- Dec 17, 2013
Microsoft, unlike Apple and Google, isn't considered "cool" and trendy by most. And that's okay, it's not trying to be the same.
Intrinsic to the nature of the tech industry is a sense of pushing boundaries, introducing new ideas, providing new opportunities and positioning users on the edge of "what is" and "what's next" by equipping us with inspiring tech gadgets. It is the latter, those state of the art tech gadgets companies put in our hands, that gives consumers an exciting view of where we are and where we're going.
This perception is complemented by consumer-focused marketing by companies like Apple, Google, and Samsung and further augmented by the tech media that focuses on the low-hanging "consumer-technology" fruit that excites the masses. The popular tech in our hands is used by companies and the tech media as a springboard to launch enticing narratives about technology's next steps which further captivates an already enthralled audience. This possession of mainstream tech while we hang precipitously on the cusp of "now" as we anticipate the "next" iteration of our beloved devices, as aggressive marketing and tech media narratives reinforce our collective allegiance to brands is the nature of "cool" in the tech industry.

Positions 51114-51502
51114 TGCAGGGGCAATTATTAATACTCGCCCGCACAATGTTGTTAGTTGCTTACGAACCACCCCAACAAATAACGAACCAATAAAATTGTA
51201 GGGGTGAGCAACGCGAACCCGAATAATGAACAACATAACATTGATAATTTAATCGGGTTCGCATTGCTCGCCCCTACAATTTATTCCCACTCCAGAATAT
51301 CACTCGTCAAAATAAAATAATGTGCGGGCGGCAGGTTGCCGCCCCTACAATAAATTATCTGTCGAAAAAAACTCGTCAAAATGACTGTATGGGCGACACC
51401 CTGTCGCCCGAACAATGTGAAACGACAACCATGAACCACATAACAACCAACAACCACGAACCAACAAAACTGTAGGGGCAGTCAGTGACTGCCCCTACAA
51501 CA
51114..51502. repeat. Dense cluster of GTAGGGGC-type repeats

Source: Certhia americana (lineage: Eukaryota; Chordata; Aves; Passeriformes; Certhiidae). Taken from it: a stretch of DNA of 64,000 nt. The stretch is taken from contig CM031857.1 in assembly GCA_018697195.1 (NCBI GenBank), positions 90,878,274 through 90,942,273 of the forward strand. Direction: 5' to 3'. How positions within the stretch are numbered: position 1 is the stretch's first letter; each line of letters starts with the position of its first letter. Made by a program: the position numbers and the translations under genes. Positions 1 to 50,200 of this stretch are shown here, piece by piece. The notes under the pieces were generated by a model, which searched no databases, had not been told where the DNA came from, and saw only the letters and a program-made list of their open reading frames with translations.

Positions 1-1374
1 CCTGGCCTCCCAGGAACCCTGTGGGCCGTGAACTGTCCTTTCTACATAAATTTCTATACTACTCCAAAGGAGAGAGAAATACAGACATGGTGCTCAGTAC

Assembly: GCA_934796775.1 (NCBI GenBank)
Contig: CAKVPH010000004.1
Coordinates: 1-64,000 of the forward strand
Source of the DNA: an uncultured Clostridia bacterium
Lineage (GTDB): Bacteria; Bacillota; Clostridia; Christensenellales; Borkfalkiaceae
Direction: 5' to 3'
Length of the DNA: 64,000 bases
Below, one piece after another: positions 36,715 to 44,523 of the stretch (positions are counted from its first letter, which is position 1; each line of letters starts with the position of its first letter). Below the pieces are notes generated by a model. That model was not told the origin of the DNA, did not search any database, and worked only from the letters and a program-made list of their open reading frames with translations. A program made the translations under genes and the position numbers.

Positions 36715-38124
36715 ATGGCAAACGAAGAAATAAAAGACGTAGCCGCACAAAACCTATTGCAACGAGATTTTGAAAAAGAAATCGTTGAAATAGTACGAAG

Apple and Google with popular smartphone platforms, emerging smart speakers, recognized digital assistants, and more have this in spades. Microsoft? Not so much.
Apple's former CEO Steve Jobs created a company that is virtually synonymous with cool. And Google's pop culture impact was manifest in the motion picture The Internship where the company's culture, innovation, and youthful nature resonated with the trendy term. Despite rivals' success, Microsoft CEO Satya Nadella isn't chasing an Apple- or Google-esque definition of cool. His mission for Microsoft is to make its brand a pervasive, intricate, and in many regards, a behind the scenes presence that helps make others cool.
Full story from the WindowsCentral blog...